Ring opening of cyclic carbonates with unprotected amino acids in water – a route to highly functional carbamates.

Synthesis of highly functional carbamates through ring-opening of cyclic carbonates with unprotected α-amino acids in water

 Author affiliations


The present work shows that it is possible to ring-open cyclic carbonates with unprotected amino acids in water. Fine tuning of the reaction parameters made it possible to suppress the degree of hydrolysis in relation to aminolysis. This enabled the synthesis of functionally dense carbamates containing alkenes, carboxylic acids, alcohols and thiols after short reaction times at room temperature. When Glycine was used as the nucleophile in the ring-opening with four different five membered cyclic carbonates, containing a plethora of functional groups, the corresponding carbamates could be obtained in excellent yields (>90%) without the need for any further purification. Furthermore, the orthogonality of the transformation was explored through ring-opening of divinylenecarbonate with unprotected amino acids equipped with nucleophilic side chains, such as serine and cysteine. In these cases the reaction selectively produced the desired carbamate, in 70 and 50% yield respectively. The synthetic design provides an inexpensive and scalable protocol towards highly functionalized building blocks that are envisioned to find applications in both the small and macromolecular arena.


Image result for Peter Olsén stockholm

Stockholm University

  • Stockholm, Sweden
  • PostDoc Position

Research experience

  • Jun 2010–Feb 2016
    PhD Student
    KTH Royal Institute of Technology · Department of Fibre and Polymer Technology
    Sweden · Stockholm
Stockholms universitet hem
Image result for Björn Åkermark stockholm


  • Jan 1962–Jun 1967
    KTH Royal Institute of Technology
    Organic Chemistry and Catalysis · PhD
    Sweden · Stockholm

Awards & achievements

  • Jun 2009

    Award: Bror Holmberg Medal, Swedish Chemical Society

  • Feb 2009

    Award: Ulla and Stig Holmquists Prize, Uppsala University

  • Oct 1997

    Award: Dr hc, University D´Aix-Marseille

  • Oct 1991

    Award: KTH Prize for Excellence in Teaching

  • Oct 1978

    Award: Arrhenius Medal, Swedish Chemical Society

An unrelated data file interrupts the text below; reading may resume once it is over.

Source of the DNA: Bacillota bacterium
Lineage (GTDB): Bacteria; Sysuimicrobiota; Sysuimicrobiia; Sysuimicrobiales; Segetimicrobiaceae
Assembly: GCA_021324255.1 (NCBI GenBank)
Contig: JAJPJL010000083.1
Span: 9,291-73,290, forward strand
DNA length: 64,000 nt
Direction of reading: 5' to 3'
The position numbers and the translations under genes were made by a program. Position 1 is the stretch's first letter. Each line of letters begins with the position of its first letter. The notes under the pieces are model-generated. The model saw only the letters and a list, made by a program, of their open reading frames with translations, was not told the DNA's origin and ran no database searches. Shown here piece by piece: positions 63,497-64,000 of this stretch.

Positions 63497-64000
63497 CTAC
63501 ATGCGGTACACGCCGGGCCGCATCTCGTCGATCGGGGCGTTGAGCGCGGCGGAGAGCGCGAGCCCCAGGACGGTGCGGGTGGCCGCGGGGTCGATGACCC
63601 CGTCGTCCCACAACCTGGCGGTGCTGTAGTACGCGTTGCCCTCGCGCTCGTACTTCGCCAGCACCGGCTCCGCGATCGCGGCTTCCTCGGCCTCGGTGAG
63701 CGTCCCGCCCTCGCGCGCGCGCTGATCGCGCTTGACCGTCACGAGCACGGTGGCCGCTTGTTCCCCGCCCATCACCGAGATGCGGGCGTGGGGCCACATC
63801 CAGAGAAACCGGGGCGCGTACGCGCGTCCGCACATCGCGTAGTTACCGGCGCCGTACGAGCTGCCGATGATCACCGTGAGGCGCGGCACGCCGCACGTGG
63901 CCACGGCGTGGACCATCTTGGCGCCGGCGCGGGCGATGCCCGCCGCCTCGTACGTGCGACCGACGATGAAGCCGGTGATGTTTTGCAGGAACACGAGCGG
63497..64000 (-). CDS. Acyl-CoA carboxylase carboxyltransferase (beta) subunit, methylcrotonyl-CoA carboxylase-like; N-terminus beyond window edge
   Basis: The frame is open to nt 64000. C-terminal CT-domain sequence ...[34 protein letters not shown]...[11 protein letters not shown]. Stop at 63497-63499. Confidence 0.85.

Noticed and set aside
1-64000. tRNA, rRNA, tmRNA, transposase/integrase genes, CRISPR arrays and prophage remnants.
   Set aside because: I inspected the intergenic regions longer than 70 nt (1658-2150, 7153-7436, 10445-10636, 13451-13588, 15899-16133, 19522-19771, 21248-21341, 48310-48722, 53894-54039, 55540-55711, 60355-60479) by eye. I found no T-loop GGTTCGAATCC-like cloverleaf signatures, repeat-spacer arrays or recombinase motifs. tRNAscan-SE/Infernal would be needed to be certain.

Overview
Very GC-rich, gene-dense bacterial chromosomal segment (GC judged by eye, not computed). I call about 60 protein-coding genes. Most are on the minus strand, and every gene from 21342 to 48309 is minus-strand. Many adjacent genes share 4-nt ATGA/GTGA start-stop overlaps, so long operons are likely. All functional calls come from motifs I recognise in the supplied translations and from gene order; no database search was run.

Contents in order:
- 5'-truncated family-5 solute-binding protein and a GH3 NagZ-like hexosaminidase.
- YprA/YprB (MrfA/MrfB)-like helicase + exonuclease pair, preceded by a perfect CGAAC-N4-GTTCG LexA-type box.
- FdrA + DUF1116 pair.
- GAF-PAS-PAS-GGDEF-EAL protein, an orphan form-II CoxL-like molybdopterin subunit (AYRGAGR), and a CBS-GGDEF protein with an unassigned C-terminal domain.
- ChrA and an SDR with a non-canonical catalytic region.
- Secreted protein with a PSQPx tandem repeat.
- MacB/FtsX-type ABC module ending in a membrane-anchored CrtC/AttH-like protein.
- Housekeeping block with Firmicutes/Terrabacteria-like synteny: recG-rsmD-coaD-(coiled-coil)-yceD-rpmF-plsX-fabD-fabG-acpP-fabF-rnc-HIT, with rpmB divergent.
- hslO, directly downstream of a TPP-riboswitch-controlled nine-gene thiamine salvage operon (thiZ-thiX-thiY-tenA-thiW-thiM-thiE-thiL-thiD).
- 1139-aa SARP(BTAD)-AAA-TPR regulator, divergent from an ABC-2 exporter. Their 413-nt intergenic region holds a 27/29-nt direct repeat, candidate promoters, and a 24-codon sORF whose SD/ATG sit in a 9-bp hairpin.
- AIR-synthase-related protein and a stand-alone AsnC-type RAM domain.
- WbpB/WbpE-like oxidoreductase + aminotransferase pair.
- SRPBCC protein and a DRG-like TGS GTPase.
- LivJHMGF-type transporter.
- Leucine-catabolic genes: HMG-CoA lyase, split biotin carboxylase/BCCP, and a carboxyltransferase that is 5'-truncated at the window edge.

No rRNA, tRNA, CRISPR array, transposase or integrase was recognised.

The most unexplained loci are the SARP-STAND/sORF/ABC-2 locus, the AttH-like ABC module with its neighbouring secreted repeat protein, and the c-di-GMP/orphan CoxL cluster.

• Aug 1977

    Scholarship: Zorn Fellowship, Swden America Foundation

  • Nov 1976

    Award: Letterstedt Award, Roy Swed. Acad. of Science


Dr. Eric Johnston, Ph.D.

Sigrid Therapeutics

Chief Technology Officer

Dr. Eric V. Johnston obtained his Master of Science degree in 2008 at the Department of Organic Chemistry, Stockholm University, Sweden. In the same year, he started his graduate studies under the supervision of Prof. Jan-Erling Bäckvall. During his PhD, he worked on the development of new homogeneous and heterogeneous transition-metal catalysts.

After receiving his PhD in 2012, he joined Prof. Samuel J. Danishefskys research group at Memorial Sloan-Kettering Cancer Center, New York, USA as a postdoctoral fellow supported by The Swedish Research Council. Here he was engaged in the total chemical synthesis of glycolsylated proteins that play important roles in modern cancer treatment.

In 2014 he returned to the Department of Organic Chemistry at Stockholm University to establish his own group. The goal of his research is to contribute new advances to the strategy and methodology for the preparation of synthetic macromolecules such as proteins, glycopeptides, sequence and length-controlled polymers. He is also a Co-Supervisor for Prof. Björn Åkermarks research group, which aims at studying and developing new homogeneous, as well as heterogeneous, water oxidation catalysts.


How flow chemistry can make processes greener…………Supercritical fluids

Safe, small scale access to supercritical fluids

The ability to safely access high temperatures and pressures in flow reactors has implications not only on the rate of chemical reactions, but also on the types of solvents one can use. Many greensolvents such as methanol and acetone have boiling points too low for certain batch applications, whereas performing reactions at high pressure in a flow reactor may allow for their safe use at elevated temperatures.

Supercritical fluids are particularly interesting, since these solvents are entirely inaccessible without high pressure conditions. The use of supercritical fluids in a flow system offers numerous advantages over batch reactors.